Although Santa Clarita Valley businesses have averaged 4.3 citations a month related to COVID-19, the local community appears to have not received a violation since May of this year and public health officials are saying this is due to a change in enforcement.
According to the data made available at the Los Angeles County Department of Public Health website, the Santa Clarita Valley from June 29, 2020, to date has received 74 violations of public health orders related to COVID-19.
The violations vary, but include private schools, gyms, restaurants, salons and places of worship and more, according to the data. However, the last violation on record occurred on May 20, 2021, on the 31000 block of Castaic Road.
In total, since May of last year, the Santa Clarita Valley accounts for 4.97% of the county’s 1,488 citations due to lack of compliance with the health officer orders, and Public Health Department officials have said they have only issued 12 citations since Aug. 1 throughout the whole county.
The data provided by the county had been last updated on Aug. 22.
“The Department of Public Health works with businesses to educate them on the COVID-19 Health Officer Orders. We utilize education as the primary step in gaining compliance,” said Public Health Department officials in a statement emailed to The Signal on Friday. “Due to the retirement of the state’s Blueprint for a Safer Economy, most reasons for citations were eliminated, with the exception of masking requirements for unvaccinated customers and employees and signs to inform customers of mask requirements.”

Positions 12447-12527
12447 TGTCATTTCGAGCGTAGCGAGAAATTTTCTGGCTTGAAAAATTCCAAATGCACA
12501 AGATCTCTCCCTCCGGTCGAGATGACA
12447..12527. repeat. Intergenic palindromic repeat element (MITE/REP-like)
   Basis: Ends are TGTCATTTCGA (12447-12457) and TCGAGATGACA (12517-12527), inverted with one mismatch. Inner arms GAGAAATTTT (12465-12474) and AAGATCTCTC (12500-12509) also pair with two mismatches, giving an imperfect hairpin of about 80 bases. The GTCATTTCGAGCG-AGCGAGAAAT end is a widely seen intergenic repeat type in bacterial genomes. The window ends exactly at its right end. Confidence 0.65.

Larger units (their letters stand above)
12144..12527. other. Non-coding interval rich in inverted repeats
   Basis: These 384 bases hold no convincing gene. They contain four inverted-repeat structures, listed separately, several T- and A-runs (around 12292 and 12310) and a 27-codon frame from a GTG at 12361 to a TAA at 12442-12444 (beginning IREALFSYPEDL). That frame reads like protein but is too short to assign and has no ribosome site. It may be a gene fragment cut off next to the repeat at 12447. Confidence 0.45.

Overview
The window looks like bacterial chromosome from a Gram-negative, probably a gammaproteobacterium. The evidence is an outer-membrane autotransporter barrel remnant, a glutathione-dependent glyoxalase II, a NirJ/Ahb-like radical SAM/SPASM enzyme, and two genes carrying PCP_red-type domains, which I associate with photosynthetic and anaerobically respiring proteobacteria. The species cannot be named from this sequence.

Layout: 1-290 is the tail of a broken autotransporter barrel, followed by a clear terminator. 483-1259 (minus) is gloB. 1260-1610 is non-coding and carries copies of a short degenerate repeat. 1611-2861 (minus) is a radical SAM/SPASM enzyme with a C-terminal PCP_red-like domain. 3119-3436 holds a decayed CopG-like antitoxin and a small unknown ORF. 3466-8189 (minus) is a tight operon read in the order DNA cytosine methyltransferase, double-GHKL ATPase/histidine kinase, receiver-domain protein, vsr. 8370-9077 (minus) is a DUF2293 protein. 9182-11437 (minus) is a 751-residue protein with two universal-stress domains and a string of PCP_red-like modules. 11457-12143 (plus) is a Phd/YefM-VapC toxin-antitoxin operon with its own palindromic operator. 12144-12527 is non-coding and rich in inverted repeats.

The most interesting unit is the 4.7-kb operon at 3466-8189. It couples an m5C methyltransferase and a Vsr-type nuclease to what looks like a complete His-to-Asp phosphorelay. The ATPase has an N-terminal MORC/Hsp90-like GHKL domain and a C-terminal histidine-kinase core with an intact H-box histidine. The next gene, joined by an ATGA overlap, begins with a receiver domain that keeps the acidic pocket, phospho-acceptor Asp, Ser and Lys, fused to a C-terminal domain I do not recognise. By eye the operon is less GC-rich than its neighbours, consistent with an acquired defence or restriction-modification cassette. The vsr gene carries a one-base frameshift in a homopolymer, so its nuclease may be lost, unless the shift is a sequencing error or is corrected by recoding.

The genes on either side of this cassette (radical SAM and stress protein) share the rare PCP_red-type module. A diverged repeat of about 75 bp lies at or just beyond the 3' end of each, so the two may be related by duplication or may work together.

Gov. Gavin Newsom on June 15 terminated the executive orders that put into place the Stay Home Order and the Blueprint for a Safer Economy, according to the state’s website. The Blueprint for a Safety Economy was largely responsible for a number of the orders that would have resulted in citations, including restaurants having capacity limits, social distancing requirements, etc.
Newsom also phased out the vast majority of executive actions put in place since March 2020 as part of the pandemic response, leaving a subset of provisions that facilitate the ongoing recovery.
However, the masking mandates indoors still remain in place, according to officials.
“Public Health continues to issue citations on re-inspections to businesses that are not in compliance with masking requirements,” officials said in the statement. “We have found that most businesses comply once educated on the requirements. As such, Public Health has only issued 12 citations since Aug. 1, 2021. Public Health does not analyze comparative citation data by city.”